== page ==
This July, New York lawmakers will pass legislation expanding the viability of ESOPs for architecture workers


This July, New York lawmakers will pass legislation expanding the viability of ESOPs for architecture workers

(Tyne & Wear Archives & Museums/Wikimedia Commons/Public Domain)

New York State Assembly officials are gearing up to pass legislation that goes into effect July 21, 2024 with financial implications for architecture workers. The statute will allow employees at New York Design Professional Corporations (DPC) to “fully use the ESOP ownership form for the first time,” a press announcement from Albany stated.

ESOP stands for Employee Stock Ownership Plan. Today, over 10 million workers in the U.S. have ESOPs, or about 1 in 13 people in the job force. In the AEC industry, firms like Ayers Saint Gross, BNIM, SHoP Architects, HDR, HNTB, Gensler, Zaha Hadid Architects, and IA Architects offer ESOPs. The global landscape firm SWA was one of the first design companies to become “employee-owned” when it gave workers ESOPs in 1973.

What an ESOP does is give employees shares in the company they work for in exchange for compensation. With an ESOP, typically between 6 and 10 percent of a worker’s salary goes into their company’s investment coffers, a transaction which is supposed to pay dividends in the long run, and even help with the transfer of ownership from older owners to newer ones.

ESOPs have been floated as tentative strategies for making the workplace more equitable; although some question the full extent to which ESOPs empower workers. “ESOPs are really just retirement plans,” said David DiMaria, an organizer with the International Association of Machinists and Aerospace Workers (IAMAW). “They don’t allow for collective bargaining, or do much of anything for workers’s rights more broadly,” he told AN.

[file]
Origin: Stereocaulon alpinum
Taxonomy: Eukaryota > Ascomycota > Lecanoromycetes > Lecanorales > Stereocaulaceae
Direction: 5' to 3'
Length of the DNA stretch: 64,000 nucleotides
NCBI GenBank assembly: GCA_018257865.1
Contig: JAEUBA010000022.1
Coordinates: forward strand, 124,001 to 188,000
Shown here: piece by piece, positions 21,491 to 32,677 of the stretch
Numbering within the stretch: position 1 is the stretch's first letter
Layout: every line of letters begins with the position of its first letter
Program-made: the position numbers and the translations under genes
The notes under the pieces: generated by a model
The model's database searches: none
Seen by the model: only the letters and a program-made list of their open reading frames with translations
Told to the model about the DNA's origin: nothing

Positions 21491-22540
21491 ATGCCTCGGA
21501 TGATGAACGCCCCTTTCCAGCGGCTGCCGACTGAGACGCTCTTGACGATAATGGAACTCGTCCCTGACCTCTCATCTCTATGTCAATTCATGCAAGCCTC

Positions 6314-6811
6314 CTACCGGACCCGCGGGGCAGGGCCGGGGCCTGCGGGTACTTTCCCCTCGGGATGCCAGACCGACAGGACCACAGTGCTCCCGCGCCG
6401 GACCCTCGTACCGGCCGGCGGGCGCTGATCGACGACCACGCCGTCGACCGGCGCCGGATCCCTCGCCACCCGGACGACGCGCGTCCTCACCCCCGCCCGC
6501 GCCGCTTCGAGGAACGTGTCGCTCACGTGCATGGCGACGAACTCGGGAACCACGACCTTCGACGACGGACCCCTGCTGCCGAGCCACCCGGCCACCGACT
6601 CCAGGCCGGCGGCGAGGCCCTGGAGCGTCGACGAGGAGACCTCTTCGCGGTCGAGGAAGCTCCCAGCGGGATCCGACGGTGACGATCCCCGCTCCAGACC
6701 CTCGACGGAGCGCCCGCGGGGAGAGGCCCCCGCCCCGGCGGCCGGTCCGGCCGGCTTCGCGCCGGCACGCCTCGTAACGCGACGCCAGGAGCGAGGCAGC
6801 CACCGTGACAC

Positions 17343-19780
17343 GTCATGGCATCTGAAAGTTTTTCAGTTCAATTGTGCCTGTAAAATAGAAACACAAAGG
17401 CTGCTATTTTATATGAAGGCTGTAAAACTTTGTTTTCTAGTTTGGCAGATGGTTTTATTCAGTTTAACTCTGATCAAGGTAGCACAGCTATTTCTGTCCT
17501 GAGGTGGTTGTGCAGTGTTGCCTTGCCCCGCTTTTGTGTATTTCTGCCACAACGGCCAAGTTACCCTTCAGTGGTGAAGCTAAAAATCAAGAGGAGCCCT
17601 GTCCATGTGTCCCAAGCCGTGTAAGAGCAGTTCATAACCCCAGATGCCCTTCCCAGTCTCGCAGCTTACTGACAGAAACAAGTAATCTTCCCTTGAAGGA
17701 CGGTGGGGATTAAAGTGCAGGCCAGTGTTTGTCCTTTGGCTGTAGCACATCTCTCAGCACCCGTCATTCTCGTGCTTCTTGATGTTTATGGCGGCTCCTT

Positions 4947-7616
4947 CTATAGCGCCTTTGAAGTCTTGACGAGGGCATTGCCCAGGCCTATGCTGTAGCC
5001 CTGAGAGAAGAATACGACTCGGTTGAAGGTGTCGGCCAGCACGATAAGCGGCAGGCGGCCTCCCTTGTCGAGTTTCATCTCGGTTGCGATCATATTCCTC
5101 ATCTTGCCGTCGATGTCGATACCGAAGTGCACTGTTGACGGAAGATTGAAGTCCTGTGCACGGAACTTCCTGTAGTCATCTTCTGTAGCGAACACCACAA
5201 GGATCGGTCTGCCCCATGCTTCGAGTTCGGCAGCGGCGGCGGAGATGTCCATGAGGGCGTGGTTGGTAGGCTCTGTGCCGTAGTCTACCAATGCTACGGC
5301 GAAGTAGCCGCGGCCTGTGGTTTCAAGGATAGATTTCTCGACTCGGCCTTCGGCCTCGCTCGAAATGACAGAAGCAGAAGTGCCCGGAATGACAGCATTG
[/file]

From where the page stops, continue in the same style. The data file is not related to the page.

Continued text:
Today in New York, ESOPs are kneecapped by certain restrictions. According to Michael Vardaro, a lawyer and former construction worker who fought for the statute, “realistic thoughts of implementing an ESOP if you are a design professional in New York have usually been silenced by the severe limiting factor in the New York law that only permits an ESOP to own a sliver less than 25 percent of the ownership of a New York Design Professional Corporation.”

The new legislation law makers in Albany will pass this July will make ESOPs more viable and attractive for AEC workers, Vardaro said. For the first time ever, New York will allow 100 percent ownership of a New York-based DPC to be owned by an ESOP, he continued. This will make ESOP structures a truly viable alternative for design professionals in New York.

But there are some caveats: Only ESOPs that meet certain requirements will be permitted to reach 100 percent ownership. Additional requirements of fully-owned ESOPs include more than 75 percent of the ESOP’s voting trustees or committee members would need to be licensed design professionals.

Moreover, the president, chairperson of the board of directors and the CEO must be design professionals. Lastly, the single largest shareholder must either be a design professional or an ESOP with greater than 75 percent of the plan’s voting trustees being design professionals; and greater than 75 percent of the plan’s committee members being design professionals.